A father discovers that the foundation of his relationship with his son is paved in pixelated blocks.
Alex isn’t sure his marriage will be able to survive his 8-year-old son Sam’s diagnosis of autism. Frustrated by Sam’s frequent outbursts and tantrums, as well as his growing list of social anxieties and quirks, Alex decides to take a break from his chaotic home and shaky marriage; armed with a duffel bag stuffed with his belongings, he'll be crashing at his old friend Dan’s apartment indefinitely. Soon after the separation, Alex loses his job, sending his life further into a tailspin. Though Alex clearly loves his son, he has trouble finding ways to relate to him. When Sam becomes obsessed with the popular video game “Minecraft,” Alex is initially skeptical, worried that having an Xbox in his bedroom will only cause Sam to retreat further into himself. Eventually, though, the two begin playing the game together, and Alex too begins to obsess over it, realizing that instead of driving Sam inward, it is actually helping his development. Every obstacle in life now has an in-game counterpart, an extended metaphor to help Sam cope with frightening dogs, loud noises, and cruel peers. As they work together to build a castle within the game, Sam begins to open up to his father, sharing parts of himself that Alex never thought he’d be able to access. And as much as young Sam is growing and evolving throughout the novel, so is Alex, who lets go of some childhood trauma, dreams of a new future for himself, and explores the possibility of rekindling his relationship with his wife, Jody. The characters are well-developed and vulnerable, learning to navigate and make sense of a world filled with obstacles.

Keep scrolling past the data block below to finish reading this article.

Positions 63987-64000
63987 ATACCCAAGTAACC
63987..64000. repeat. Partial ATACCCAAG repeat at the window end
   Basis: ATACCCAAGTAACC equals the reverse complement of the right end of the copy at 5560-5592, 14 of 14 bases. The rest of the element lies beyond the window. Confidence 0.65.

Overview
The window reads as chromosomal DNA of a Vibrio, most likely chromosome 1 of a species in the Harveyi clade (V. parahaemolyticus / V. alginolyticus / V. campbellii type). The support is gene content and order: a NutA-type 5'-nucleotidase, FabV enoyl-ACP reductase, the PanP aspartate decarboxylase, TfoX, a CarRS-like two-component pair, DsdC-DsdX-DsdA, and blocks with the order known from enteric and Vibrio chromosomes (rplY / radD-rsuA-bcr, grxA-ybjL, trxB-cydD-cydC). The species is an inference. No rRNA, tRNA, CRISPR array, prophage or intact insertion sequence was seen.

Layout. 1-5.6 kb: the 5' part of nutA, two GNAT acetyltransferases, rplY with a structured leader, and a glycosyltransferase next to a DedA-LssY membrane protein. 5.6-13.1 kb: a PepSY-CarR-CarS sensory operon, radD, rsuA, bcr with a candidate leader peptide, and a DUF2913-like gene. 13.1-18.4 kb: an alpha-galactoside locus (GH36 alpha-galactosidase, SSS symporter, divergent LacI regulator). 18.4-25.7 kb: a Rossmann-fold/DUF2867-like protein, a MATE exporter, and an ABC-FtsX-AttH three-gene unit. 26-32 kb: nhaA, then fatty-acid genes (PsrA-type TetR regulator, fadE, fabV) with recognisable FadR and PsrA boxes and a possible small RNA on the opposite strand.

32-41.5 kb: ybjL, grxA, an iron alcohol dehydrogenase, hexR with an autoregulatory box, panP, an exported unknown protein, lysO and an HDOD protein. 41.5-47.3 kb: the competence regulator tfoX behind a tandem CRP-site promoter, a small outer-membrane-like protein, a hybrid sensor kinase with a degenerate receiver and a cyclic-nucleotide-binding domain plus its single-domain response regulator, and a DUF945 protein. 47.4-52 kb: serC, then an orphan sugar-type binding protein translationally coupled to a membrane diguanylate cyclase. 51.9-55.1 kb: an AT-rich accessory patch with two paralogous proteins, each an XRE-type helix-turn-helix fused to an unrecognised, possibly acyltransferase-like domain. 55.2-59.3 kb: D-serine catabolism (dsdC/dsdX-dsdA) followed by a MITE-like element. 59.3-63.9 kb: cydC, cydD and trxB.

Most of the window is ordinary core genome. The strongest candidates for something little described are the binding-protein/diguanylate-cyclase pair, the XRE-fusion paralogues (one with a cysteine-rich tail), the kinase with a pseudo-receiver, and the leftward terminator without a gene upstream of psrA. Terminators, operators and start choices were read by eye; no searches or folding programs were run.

Stuart’s debut novel is a charming and timely tale of learning to connect in the digital age.